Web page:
In his latest Apostolic Exhortation, Pope John Paul II issues the following challenge: "Europe, as you stand at the beginning of the third millennium, open the doors to Christ! Be yourself. Rediscover your origins. Relive your roots."
Of all the continents to which the Pope has addressed such documents, none has elicited from him such a sense of urgency as did Europe - given the continuing marginalisation of its Christian heritage amid growing materialism and secularism.
During Vespers on 28 June in St Peter's Basilica, the Holy Father signed and promulgated the Post-Synodal document Ecclesia in Europa, noting that it was the result of what had emerged during the October 1999 Synod for Europe, with its theme "Jesus Christ, Living in His Church, Source of Hope for Europe".
The theme of hope lies at the heart of the new document. As John Paul II observes in his introduction: "The Synod Fathers saw that possibly the most urgent matter Europe faces, in both East and West, is a growing need for hope, a hope which will enable us to give meaning to life and history and to continue on our way together."
This need is underlined by the fact that Europe - despite its deep Christian roots - has fast become the world's most secularised continent. This development, while also evident in Australia and North America, is most pronounced in Western Europe with, as the Pope put it, the "loss" of its "Christian memory and heritage, accompanied by a kind of practical agnosticism and religious indifference whereby many Europeans give the impression of living without spiritual roots and somewhat like heirs who have squandered a patrimony entrusted to them by history."
This rootlessness is evident in "the diminishing number of births, the decline in the number of vocations to the priesthood and religious life, and the difficulty, if not the outright refusal, to make lifelong commitments, including marriage."
In place of religion has come "the unrestrained development of nihilism in philosophy, of relativism in values and morality, and of pragmatism and even a cynical hedonism in daily life."
By contrast, the Church offers "faith in Jesus Christ, the source of the hope that does not disappoint", along with "recognition of the value of the human person and his inalienable dignity, the sacredness of human life and the centrality of the family, the importance of education and freedom of thought, speech and religion, the legal protection of individuals and groups, the promotion of solidarity and the common good, and the recognition of the dignity of labour".
Hence, a vigorous re-evangelisation is imperative: "Many Europeans today think they know what Christianity is, yet they do not really know it at all ... The great certainties of the faith are being undermined in many people by a vague religiosity lacking real commitment; various forms of agnosticism and practical atheism are spreading ... Some people have been affected by the spirit of an immanentist humanism, which has weakened the faith and often, tragically, led to its complete abandonment."
Credible, properly trained evangelisers - true "witnesses" to the faith - are urgently needed to address this spiritual crisis.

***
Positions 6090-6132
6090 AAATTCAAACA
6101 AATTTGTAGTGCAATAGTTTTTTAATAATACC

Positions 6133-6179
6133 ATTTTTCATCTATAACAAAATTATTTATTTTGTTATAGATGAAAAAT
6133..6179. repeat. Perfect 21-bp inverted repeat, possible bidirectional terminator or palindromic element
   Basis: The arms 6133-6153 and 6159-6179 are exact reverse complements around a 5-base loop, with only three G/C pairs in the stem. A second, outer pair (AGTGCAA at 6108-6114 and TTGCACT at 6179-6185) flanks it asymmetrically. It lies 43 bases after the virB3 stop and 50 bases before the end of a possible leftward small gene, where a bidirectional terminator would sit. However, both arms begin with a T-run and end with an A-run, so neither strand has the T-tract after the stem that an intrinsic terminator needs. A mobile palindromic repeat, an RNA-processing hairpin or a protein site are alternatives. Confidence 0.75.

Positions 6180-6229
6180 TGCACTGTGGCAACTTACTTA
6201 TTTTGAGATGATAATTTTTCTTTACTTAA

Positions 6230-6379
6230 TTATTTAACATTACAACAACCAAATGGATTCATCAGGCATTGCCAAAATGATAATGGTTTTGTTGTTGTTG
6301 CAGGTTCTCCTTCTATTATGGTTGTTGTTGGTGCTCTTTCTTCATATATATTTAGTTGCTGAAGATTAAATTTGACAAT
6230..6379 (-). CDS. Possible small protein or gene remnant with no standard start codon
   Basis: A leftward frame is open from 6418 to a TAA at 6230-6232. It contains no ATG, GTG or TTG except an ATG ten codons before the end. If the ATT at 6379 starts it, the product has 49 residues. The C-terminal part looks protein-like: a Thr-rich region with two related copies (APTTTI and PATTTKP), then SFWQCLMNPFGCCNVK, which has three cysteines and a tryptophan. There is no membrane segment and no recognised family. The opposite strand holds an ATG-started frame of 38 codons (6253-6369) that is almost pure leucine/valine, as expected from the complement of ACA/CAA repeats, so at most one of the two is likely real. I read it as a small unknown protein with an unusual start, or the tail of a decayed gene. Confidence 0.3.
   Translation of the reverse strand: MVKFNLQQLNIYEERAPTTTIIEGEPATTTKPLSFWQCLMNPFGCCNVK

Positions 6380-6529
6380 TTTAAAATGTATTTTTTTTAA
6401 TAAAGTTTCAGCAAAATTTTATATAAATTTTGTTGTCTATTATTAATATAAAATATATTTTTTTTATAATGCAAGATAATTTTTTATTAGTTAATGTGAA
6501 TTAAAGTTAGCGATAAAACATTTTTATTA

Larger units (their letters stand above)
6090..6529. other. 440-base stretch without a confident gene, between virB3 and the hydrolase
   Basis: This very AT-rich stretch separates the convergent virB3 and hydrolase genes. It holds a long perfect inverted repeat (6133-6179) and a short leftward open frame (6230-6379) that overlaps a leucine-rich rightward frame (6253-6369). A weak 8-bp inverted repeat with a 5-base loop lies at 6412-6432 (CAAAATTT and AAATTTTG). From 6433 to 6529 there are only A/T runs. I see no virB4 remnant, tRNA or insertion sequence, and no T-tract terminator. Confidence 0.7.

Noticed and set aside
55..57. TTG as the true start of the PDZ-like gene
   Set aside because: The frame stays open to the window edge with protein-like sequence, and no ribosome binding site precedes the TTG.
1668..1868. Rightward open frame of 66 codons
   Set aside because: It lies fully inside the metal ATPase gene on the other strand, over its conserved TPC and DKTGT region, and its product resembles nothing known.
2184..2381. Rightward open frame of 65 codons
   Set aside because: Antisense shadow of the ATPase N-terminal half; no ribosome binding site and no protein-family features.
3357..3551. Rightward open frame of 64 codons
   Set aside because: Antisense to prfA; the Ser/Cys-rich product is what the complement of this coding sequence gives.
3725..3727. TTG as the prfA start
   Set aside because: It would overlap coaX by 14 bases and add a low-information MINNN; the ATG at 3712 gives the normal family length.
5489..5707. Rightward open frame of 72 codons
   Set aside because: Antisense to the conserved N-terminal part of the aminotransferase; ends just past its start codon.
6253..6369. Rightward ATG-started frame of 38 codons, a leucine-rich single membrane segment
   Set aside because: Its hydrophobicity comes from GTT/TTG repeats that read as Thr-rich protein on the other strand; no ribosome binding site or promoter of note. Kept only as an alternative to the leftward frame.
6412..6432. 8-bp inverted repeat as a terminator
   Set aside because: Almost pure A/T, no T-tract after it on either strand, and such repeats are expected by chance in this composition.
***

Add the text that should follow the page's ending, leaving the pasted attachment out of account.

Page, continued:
The rapid growth of the Muslim population in Europe is also noted, along with the need for "a profound and perceptive interreligious dialogue". The Pope identifies "the notable gap between European culture, with its profound Christian roots, and Muslim thought", adding, pointedly, that the Church "should feel the need to insist that reciprocity in guaranteeing religious freedom also be observed in countries of different religious traditions, where Christians are a minority."
There has clearly been a double standard whereby some predominantly Muslim countries have denied the free exercise of their faith to Christian minorities, while expecting Muslim minorities in predominantly Christian countries to be treated with generous tolerance.
Turning to the Mass and sacraments, the Holy Father calls for revival of an "authentic sense of the liturgy" and the proper formation of consciences: "The Synod Fathers have insisted on the recognition of the reality of personal sin and the necessity of personal forgiveness by God through the ministry of the priest. Collective absolutions are not an alternative way of administering the Sacrament of Reconciliation."
Gospel of life
Marriage and family are likewise of central concern: "The value of marital indissolubility is increasingly denied; demands are made for the legal recognition of de facto relationships as if they were comparable to legitimate marriages; and attempts are made to accept a definition of the couple in which difference of sex is not considered essential."
In addition, the Church has to confront the growing acceptance of such evils as abortion, "forms of intervention on human embryos", and euthanasia. "Given this state of affairs", he said, "it is necessary to serve the Gospel of life through a general mobilisation of consciences and a united ethical effort to activate a great campaign in support of life."
Concluding Ecclesia in Europa, John Paul II underlines the fact that "modern Europe itself, which has given the democratic ideal and human rights to the world, draws its values from its Christian heritage." Above all, therefore, he challenges Europe "to rediscover its true identity."
In this regard, he appeals "to those drawing up the future European constitutional treaty" that they "include a reference to the religious and in particular the Christian heritage of Europe." Further: "For Europe to be built on solid foundations, there is a need to call upon authentic values grounded in the universal moral law written on the heart of every man and woman."